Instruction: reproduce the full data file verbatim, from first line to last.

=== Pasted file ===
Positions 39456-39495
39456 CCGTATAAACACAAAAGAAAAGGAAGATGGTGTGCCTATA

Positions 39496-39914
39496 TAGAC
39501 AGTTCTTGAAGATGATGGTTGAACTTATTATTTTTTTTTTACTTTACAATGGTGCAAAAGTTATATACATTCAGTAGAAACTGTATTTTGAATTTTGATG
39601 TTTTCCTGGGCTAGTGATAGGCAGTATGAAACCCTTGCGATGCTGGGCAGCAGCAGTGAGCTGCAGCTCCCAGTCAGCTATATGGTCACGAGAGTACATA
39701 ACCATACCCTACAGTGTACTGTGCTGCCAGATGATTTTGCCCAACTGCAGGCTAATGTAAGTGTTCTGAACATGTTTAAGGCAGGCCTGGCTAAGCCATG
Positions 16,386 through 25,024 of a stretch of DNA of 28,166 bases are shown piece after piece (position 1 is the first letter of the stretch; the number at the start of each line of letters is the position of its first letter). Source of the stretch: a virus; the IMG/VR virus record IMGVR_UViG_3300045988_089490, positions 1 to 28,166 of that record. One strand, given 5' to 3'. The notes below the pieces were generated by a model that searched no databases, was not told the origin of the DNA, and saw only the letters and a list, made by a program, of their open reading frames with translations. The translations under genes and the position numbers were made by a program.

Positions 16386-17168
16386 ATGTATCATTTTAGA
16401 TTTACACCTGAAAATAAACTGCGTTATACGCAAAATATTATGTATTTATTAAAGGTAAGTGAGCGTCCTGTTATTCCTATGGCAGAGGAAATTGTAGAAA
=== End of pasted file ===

Positions 39456-39495
39456 CCGTATAAACACAAAAGAAAAGGAAGATGGTGTGCCTATA

Positions 39496-39914
39496 TAGAC
39501 AGTTCTTGAAGATGATGGTTGAACTTATTATTTTTTTTTTACTTTACAATGGTGCAAAAGTTATATACATTCAGTAGAAACTGTATTTTGAATTTTGATG
39601 TTTTCCTGGGCTAGTGATAGGCAGTATGAAACCCTTGCGATGCTGGGCAGCAGCAGTGAGCTGCAGCTCCCAGTCAGCTATATGGTCACGAGAGTACATA
39701 ACCATACCCTACAGTGTACTGTGCTGCCAGATGATTTTGCCCAACTGCAGGCTAATGTAAGTGTTCTGAACATGTTTAAGGCAGGCCTGGCTAAGCCATG
Positions 16,386 through 25,024 of a stretch of DNA of 28,166 bases are shown piece after piece (position 1 is the first letter of the stretch; the number at the start of each line of letters is the position of its first letter). Source of the stretch: a virus; the IMG/VR virus record IMGVR_UViG_3300045988_089490, positions 1 to 28,166 of that record. One strand, given 5' to 3'. The notes below the pieces were generated by a model that searched no databases, was not told the origin of the DNA, and saw only the letters and a list, made by a program, of their open reading frames with translations. The translations under genes and the position numbers were made by a program.

Positions 16386-17168
16386 ATGTATCATTTTAGA
16401 TTTACACCTGAAAATAAACTGCGTTATACGCAAAATATTATGTATTTATTAAAGGTAAGTGAGCGTCCTGTTATTCCTATGGCAGAGGAAATTGTAGAAA